i don't blame you.


i must've been a pain to be around, you can admit it. me with my stack of adbusters magazines. me with my netflix queue full of anti-corporate, anti-war documentaries. me with my borrowed naomi klein book that i never even cracked. my musty, worn-out clothes from the thrift store, my eagerness to return things to target, my animal rights' rants, my uninformed self-righteous talk. how did you ever put up with it? i'm so sorry for the trouble it has caused you. but oh, only if you could see me now. my biggest dilemma now is trying to find a really nice white hoodie so that i can look like i belong in a kid cudi video.

there was a moment i was walking down broadway in new york, and i felt it again. that strange, rare feeling that i was free. i've felt it a few times in my life now. once, after the weezer concert in san francisco, while walking back to the parking lot by myself. i was sunburnt to a crisp, and i had my oversized mxpx sweatshirt, my sunglasses, and i bet i looked like a mess, but i didn't care. i was free. the other was that ferry ride i've mentioned plenty of times. and then there, the most recent, in new york. i don't know how to describe it. it's just this realization that i really could do anything. i don't know how to put it any other way than that.

i've got this problem, see? this whole thing about how we've grown up with these concepts of sarcasm, self-parody, irony, etc. we are the scary movie 4 generation. most of the time, i don't know if i'm doing something because i really want to do it, or just because i've seen someone else do it, and i want to know what that's about. how do i explain it. there's a scene in greenberg where the girl is talking about how she and her friend went home with some guys and took off their shirts and let the guys videotape them, and she couldn't tell if she was doing it for her own sake, or for the sake of trying to be like everyone else.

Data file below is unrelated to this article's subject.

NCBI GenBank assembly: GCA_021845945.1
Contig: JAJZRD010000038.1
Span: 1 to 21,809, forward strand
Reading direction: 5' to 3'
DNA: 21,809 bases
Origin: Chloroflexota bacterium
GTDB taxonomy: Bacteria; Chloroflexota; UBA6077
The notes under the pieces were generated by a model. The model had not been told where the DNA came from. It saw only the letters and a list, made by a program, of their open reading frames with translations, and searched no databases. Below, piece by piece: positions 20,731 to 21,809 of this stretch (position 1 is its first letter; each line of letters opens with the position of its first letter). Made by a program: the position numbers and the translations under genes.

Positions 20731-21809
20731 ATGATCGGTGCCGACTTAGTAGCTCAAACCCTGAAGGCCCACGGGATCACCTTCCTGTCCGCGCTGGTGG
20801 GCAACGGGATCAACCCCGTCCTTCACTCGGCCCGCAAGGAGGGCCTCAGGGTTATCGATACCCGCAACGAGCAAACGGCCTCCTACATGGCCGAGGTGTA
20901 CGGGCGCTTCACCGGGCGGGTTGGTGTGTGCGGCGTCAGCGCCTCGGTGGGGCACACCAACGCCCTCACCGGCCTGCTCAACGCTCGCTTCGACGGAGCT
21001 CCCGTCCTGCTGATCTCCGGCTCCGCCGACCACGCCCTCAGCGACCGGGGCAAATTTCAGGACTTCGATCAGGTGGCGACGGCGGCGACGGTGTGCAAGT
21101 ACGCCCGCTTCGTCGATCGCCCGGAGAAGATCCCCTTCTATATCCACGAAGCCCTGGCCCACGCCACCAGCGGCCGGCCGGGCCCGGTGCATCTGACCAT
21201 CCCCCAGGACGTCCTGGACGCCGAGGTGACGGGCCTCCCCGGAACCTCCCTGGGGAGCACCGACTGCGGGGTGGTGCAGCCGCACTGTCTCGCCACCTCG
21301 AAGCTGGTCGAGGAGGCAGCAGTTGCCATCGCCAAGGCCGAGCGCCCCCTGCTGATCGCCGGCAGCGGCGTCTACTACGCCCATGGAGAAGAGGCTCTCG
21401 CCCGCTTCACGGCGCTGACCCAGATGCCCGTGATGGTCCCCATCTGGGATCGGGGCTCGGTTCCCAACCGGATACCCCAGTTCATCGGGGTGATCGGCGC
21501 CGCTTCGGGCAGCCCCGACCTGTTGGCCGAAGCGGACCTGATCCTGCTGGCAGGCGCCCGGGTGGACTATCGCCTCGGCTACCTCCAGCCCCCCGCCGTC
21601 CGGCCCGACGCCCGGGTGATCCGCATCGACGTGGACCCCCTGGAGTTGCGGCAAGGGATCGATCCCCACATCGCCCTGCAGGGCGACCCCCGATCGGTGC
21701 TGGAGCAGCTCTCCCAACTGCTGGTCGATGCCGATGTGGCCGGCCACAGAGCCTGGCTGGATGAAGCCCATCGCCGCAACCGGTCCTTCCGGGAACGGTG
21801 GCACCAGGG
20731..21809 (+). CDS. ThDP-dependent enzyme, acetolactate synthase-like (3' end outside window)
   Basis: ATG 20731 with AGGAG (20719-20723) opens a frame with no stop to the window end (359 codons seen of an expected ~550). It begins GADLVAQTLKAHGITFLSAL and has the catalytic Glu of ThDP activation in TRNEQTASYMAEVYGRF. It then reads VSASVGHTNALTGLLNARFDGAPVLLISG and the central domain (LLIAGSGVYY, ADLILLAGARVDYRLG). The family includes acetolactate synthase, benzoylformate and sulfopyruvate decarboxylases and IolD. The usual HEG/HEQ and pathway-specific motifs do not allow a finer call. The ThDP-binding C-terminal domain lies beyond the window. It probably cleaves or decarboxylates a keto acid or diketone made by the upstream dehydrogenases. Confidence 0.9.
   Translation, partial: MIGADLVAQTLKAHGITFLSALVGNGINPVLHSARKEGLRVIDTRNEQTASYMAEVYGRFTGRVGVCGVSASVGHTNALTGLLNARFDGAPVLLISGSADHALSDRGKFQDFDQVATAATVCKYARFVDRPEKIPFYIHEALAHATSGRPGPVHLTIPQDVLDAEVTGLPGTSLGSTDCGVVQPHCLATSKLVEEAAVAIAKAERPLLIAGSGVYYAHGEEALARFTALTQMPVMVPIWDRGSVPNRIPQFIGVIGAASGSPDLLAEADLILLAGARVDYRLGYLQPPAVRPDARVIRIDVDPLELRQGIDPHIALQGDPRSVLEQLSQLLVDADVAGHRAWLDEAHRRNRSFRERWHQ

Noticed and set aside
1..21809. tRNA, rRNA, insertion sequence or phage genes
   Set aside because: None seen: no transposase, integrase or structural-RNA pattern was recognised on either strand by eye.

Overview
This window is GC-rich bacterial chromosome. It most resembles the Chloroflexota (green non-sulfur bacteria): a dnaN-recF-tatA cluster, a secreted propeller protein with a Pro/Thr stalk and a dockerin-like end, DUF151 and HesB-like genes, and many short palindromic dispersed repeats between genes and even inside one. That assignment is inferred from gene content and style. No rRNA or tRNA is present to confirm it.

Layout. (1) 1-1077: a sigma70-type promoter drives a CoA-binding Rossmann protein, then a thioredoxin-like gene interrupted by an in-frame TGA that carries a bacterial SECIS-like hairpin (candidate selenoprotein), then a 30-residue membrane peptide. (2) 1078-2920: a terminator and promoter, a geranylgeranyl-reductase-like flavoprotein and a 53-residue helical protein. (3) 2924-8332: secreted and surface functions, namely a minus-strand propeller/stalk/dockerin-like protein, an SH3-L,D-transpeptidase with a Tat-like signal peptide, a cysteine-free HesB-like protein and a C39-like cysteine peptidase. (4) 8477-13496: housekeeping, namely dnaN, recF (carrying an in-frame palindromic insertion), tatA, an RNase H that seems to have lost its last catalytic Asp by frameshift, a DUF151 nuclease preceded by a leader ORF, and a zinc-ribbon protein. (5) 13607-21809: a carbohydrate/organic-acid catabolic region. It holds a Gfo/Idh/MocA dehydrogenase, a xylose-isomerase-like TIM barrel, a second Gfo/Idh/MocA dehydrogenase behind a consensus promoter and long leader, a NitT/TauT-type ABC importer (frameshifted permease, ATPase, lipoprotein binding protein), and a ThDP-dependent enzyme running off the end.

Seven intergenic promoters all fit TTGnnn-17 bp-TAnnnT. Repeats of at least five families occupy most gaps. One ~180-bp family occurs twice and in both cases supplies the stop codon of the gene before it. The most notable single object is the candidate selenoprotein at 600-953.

that's what you wanted. you wanted nice dinners with friends where appetizers and wine glasses would be present. you wanted road trips and small vacations here and there. you wanted romance and to go out dancing. you wanted compliments from other pretty girls, and "where did you get that dress?" and expensive shoes. you wanted a man who could understand all of this, and give it to you. you wanted to be taken care of and defended, and who could blame you? i don't blame you. in the end, it didn't work because, just like me, you had all the love in the world to give, but you refused to accept any for yourself.

my grandma on her hospital bed, what was she thinking about? did she think about the mess she left behind? people who have children, do they realize that yes, there's love they put into the world, but there's also a mess that they leave behind? there is no way around it. in her last breaths, did she think about her grandchild, the one in montana, who hasn't spoken to any family members in years and is doing god-knows-what? is she watching over her son and daughter now, the ones who live in the same city but who no longer speak to one another?

as for me, well, i don't really know about nothin', nothin'.

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